Safety

SAFETY

All outdoor activities have inherent risk. The Club attempts to manage the level of risk by making safety the responsibility of all Club members. The well-being of individual paddlers and traveling companions is always of paramount concern. To this end safety is factored into all club training and tripping activities.

When joining the club you must read and sign (to acknowledge understanding) Assumption of Risk form and indicate your agreement to confide in your trip leader instructor any medical or physical condition that is likely to impact on your outdoor activities. This includes divulging any health issues, history of allergies or prescription drug use. Your safety and the well-being of your traveling companions depend on it.

It is the responsibility of the individual to inform the trip leader of any health issues that could become a problem on the trip. This includes any history of allergies and prescription drug use. Because our activities are centred on the water, it is essential that all members have a strong swimming ability. If you have any concerns in this regard, you are encouraged to discuss your abilities with the trip leader. While the Club does not offer swimming lessons, there are a number of good swimming programs in the region. Members are encouraged to take swimming lessons, as appropriate, to build and maintain a suitable level of swimming ability. If a paddler is not a strong swimmer, they MUST wear a PFD at all times while in, on, or near the water.

All members are encouraged to take basic first-aid, CPR and life saving courses. The Club maintains safety and rescue equipment including waterproof first aid kits, throw bags, hypothermia kits and other safety and rescue equipment. Members are encouraged to become familiar with this equipment. There is little point in carrying equipment if we are not practiced in its proper use.


(NOTE: NEW REGULATIONS WILL BE POSTED - these regulations are previous requirements)
Canadian regulations for canoes require each boat to carry:

•    one Canadian approved personal flotation device (PFD) or life jacket, of appropriate size, for each person on board;
•    one buoyant heaving line of not less than 15m.in length;
•    one manual propelling device;
•    one bailer;
•    a sound-signaling device; and
•    navigation lights that meet the applicable standards if the pleasure craft is operated after sunset, before sunrise, or in restricted visibility.

For more information consult the Transport Canada website at:
http://www.tc.gc.ca/en/menu.htm
Telephone: 613-990-2309.

This is the minimum legal requirement. Please note that the Club has its own policy which goes beyond these minimum requirements.

For club trips you must have:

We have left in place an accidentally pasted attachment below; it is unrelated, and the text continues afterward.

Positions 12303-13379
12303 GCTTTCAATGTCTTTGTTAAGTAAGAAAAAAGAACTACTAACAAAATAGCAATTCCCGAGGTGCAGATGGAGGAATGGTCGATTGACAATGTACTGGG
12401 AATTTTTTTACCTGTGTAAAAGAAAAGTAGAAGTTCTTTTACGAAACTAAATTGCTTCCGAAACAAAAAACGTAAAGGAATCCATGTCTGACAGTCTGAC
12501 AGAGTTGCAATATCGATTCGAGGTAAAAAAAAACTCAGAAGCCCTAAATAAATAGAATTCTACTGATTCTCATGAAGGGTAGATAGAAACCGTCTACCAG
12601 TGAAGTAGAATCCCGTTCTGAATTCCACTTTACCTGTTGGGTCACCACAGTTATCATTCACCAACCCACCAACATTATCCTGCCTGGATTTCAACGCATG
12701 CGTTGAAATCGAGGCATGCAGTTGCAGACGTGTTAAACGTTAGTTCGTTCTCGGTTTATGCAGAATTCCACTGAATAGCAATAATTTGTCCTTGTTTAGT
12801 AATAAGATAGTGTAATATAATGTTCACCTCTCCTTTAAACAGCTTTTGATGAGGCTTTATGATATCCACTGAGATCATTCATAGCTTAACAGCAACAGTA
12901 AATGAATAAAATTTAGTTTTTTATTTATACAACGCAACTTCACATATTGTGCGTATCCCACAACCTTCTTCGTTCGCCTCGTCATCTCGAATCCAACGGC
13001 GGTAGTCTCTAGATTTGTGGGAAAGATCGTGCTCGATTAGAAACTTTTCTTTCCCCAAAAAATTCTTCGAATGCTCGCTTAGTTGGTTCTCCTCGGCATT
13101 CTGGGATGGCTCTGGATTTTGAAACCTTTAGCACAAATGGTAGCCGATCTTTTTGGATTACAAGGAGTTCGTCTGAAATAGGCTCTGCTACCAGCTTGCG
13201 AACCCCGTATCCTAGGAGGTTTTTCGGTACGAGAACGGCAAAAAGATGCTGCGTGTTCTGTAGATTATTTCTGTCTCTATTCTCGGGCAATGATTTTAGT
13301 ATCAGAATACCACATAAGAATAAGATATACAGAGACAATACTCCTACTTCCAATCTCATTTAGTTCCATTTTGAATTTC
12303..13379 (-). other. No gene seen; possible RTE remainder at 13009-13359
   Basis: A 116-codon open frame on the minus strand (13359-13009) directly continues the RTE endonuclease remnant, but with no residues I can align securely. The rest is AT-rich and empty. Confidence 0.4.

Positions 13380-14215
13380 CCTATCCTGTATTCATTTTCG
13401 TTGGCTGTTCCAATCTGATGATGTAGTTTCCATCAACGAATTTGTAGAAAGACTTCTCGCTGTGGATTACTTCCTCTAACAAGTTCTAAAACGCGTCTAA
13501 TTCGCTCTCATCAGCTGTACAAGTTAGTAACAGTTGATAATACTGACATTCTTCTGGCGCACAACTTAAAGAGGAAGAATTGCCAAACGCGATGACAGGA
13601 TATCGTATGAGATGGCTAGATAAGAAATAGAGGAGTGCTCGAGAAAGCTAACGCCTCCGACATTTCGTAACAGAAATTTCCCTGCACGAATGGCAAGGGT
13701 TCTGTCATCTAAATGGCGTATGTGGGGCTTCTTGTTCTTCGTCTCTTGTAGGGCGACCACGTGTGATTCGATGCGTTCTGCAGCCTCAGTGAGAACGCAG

•    one approved PFD of appropriate size for each person on board;
•    one buoyant heaving line, of not less than 15m, per boat;
•    one paddle per person plus one spare paddle per boat;
•    one bailer with a cord or fastener buckle to fasten it to the canoe;
•    one signaling device per person. This may be attached to your PFD. (The whistle must be "pea-less", like a Fox 40);
•    one waterproof flashlight per boat if out after sunset, before sunrise, or in periods of restricted visibility; and
•    one first aid kit per group.

Although some items are only required "per boat", and the club traditionally provides some of the boat safety equipment, like the first aid kit, it is recommended that all paddlers consider these items as "personal equipment". It is, thus, recommended that each member bring their own buoyant heavingline and bailer, as well as their PFD, whistle and paddle.
Outdoor activities, in general, carry a potential riskof exposure to hypothermia. This risk is accentuated on the water where strenuous activity and exposure to wet conditions can increase the level of risk. All Club members need to be aware of hypothermia, the signs and symptoms, the dangers, the remedies, how to prevent it in ourselves and recognize it in others. Additional materials concerning hypothermia are posted at the canoe shed and on the website under Safety. Detailed information on hypothermia isavailable at the Pool Safety Session (see schedule for dates).


One last item worth mentioning under safety is the possibility of wind hazards on large lakes. If you are not familiar with route planning to avoid this, or if your paddling skills are not quite up to handling high winds, bear this in mind when planning trips or when joining a trip.
 

INSURANCE

Through the YMCA-YWCA an insurance policy is maintained to cover volunteers and to cover club equipment replacement value. The insurance on equipment carries a $2,500.00 deductible. While this level of insurance is adequate for major disasters it provides little benefit in the event that a single tent, pack or canoe is lost or destroyed. The Club therefore requires that trips be self-funding (loss or damage) and that all trip members agree to this financial responsibility.
The Club cannot assume financial liability for loss of personal property